Investment Committee – March 2022
KM Cube’s Investment Committee met to discuss its tactics into March and how the recent Russia invasion of the Ukraine affects global economy and our client’s portfolios. We stress how the lack of first-hand on-the-ground research of the specifics limits us to a journalistic analysis of this multilayer event that is the Russia/Ukraine stand-off.
The result being that market professionals may not bear some advantage when forming a view of current investment environment and it would prove strenuous to deliver some alpha before things calm down. It was thus suggested that we sit on the sidelines until some kind of resolution is offered, and then revisit the issue to discuss the new market structure that will certainly come out of this crisis – particularly in the fronts of oil, the US$ dollar, inflation and the path of interest rates.
Inflation vs price stability
Coming to interest rates, it was a unanimous view that the Federal Reserve bank of the US will most certainly raise dollar interest rates this month, for the first time after fifteen years. It will probably be not a 0.50% rate hike that market expectation implied until last week, but rather a +0.25% interest rate hike – the first of a series of hikes gradually within the next one-and-a-half year or so.
We think they will also be market-dependent. Our core scenario is that in case of any extreme price correction central banks would prefer to protect price stability rather than fight inflation. With this view in mind, a couple of primary trade ideas follow.
1 First, negative rates (that’s nominal rates minus inflation) will persevere longer than expected. This is big for bond investors and for the part of clients’ portfolios we consider as fixed income. We are not confident with bonds going forward and fear we may find that investors are really locking-in some negative income – or some slightly positive yield that would actually be lower than annual charges.
We believe that the market is heavily invested in this. These prospects pin the outlook around current levels and, outside the geopolitical tensions, any wider price action might arise only if the Fed acts decisively unlike market expectations. Volatility should be relatively constrained and we think that, if anything, it would be volatility-of-volatility that may prove persisting at heightened levels. That’s because the main assumption is that the Fed does not have a specific rate hike path to follow and interest rates going forward would be data-dependent.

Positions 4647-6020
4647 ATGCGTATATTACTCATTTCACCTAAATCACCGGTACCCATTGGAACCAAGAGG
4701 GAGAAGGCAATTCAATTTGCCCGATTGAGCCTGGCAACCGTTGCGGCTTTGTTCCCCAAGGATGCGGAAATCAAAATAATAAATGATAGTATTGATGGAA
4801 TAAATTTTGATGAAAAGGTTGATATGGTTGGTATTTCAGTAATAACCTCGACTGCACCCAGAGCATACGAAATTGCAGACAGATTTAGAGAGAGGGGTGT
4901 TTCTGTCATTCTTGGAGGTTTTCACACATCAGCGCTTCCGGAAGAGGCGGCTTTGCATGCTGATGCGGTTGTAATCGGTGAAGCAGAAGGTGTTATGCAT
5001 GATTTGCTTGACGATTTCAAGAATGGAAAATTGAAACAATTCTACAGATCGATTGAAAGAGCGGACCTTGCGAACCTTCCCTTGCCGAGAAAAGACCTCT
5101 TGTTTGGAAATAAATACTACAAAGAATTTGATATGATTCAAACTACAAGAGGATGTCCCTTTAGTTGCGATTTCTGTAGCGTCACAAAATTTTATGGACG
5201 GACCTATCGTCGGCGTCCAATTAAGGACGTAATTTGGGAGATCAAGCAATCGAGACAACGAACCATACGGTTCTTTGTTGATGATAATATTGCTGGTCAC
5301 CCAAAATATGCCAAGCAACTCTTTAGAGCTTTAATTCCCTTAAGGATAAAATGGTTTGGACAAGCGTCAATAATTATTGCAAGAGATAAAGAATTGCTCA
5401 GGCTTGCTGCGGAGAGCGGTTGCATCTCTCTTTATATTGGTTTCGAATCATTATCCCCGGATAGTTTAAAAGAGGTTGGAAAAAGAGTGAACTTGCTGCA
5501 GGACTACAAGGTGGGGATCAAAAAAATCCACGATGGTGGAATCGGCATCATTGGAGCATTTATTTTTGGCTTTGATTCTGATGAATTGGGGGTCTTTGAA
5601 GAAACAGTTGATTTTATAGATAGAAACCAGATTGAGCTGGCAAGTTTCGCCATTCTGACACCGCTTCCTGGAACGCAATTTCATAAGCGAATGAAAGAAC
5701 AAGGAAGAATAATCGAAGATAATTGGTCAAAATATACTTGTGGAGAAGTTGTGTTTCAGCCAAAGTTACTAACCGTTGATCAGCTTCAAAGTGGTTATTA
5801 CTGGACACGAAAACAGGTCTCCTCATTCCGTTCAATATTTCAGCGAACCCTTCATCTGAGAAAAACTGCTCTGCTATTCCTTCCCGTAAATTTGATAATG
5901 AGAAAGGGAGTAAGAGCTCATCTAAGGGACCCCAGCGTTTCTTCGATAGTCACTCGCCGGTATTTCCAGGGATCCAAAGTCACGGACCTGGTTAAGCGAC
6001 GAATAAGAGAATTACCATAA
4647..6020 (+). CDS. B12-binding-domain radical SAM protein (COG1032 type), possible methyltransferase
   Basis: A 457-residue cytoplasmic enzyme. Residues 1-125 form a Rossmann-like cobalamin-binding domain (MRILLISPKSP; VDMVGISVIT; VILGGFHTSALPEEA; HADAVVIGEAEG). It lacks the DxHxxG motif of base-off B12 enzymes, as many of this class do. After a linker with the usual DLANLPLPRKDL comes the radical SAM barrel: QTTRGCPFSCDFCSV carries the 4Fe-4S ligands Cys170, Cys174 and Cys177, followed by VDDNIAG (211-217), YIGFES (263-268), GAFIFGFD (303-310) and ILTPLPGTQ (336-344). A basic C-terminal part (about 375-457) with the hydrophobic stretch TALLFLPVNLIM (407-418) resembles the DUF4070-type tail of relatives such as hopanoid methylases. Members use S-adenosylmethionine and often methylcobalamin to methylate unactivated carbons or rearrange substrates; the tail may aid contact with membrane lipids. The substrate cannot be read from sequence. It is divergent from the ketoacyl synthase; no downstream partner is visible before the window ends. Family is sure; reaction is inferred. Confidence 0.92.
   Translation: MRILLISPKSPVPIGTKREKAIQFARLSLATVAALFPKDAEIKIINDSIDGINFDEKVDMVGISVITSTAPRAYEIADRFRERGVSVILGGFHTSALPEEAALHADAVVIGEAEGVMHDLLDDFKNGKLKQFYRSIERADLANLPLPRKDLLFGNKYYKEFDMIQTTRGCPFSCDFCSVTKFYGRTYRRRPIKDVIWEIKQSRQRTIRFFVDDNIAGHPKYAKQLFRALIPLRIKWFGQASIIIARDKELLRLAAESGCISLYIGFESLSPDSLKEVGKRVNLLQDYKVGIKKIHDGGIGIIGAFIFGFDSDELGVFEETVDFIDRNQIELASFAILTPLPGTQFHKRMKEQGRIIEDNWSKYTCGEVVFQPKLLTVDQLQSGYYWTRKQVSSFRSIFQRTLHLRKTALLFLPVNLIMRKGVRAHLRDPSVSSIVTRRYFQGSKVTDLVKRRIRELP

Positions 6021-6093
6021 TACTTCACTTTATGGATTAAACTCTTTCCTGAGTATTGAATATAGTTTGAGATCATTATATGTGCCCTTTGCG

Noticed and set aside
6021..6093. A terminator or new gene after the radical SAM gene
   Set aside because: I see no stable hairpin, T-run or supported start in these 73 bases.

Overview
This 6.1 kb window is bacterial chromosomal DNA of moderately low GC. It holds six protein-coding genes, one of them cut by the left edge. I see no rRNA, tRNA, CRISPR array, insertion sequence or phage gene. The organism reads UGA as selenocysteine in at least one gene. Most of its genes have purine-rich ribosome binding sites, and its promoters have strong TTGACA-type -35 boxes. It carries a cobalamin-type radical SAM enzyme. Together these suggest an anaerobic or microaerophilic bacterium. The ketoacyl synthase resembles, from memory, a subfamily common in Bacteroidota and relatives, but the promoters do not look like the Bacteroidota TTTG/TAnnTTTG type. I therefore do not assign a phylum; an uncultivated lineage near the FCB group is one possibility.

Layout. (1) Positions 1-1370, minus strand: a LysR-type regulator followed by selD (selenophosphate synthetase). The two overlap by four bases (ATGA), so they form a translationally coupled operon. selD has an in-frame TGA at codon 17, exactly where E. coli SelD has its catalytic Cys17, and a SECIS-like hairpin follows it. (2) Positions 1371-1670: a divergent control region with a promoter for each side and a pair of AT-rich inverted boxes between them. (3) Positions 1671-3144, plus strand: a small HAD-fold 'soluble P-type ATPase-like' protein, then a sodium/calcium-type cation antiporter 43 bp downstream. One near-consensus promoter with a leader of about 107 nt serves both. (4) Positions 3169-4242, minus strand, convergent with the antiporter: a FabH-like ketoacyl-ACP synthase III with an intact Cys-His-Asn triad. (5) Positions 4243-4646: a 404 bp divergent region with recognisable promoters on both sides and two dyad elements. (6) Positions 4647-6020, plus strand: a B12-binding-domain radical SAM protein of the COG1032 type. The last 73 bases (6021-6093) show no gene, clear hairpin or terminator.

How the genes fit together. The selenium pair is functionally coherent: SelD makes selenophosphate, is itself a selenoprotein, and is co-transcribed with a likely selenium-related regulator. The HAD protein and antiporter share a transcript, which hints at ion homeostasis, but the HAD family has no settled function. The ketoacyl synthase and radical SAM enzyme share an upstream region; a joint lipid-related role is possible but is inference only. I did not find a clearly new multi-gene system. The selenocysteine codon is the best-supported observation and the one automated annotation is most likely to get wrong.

2 Second, we observe that usual opportunities from periodic market nervousness today propagates further out than short-term elevated stock market volatility, more towards expirations between 6M and 12 Months. Owing to the Russia/Ukraine stand-off, investor complacency has come down during February. We now witness higher implied volatility up to October and November expirations. There’s a reason this may be structural and can be harvested in a systematic way: Most large players used to employ the credit market as a hedging instrument. They bought CDS indices and they bought credit-related ETF puts (i.e. LQD, HYG) and perhaps gold. These hedges did not work well neither during the coronavirus crisis nor during the recent Russia invasion, and market perception is that they might not work during the next crisis either. These investors are now seen hedging via purchasing very far out-of-the-money S&P500 puts and this detail makes options expiring in approximately 9 months very, very, expensive. This demand for insurance creates inefficiencies. In our own universe, it actually creates the biggest supply/demand imbalance that can be exploited in a disciplined method. For the overall market such flows might not mean everything – but they can be an expression of everything. The Committee briefly discussed the prospects of issuing 9-12months structured products that offer a compelling yield to holders, with the risk of being delivered US indices approximately 50% off current levels. The aim is to garner this positive carry at least until we see VIX dropping lower than, say, 20%.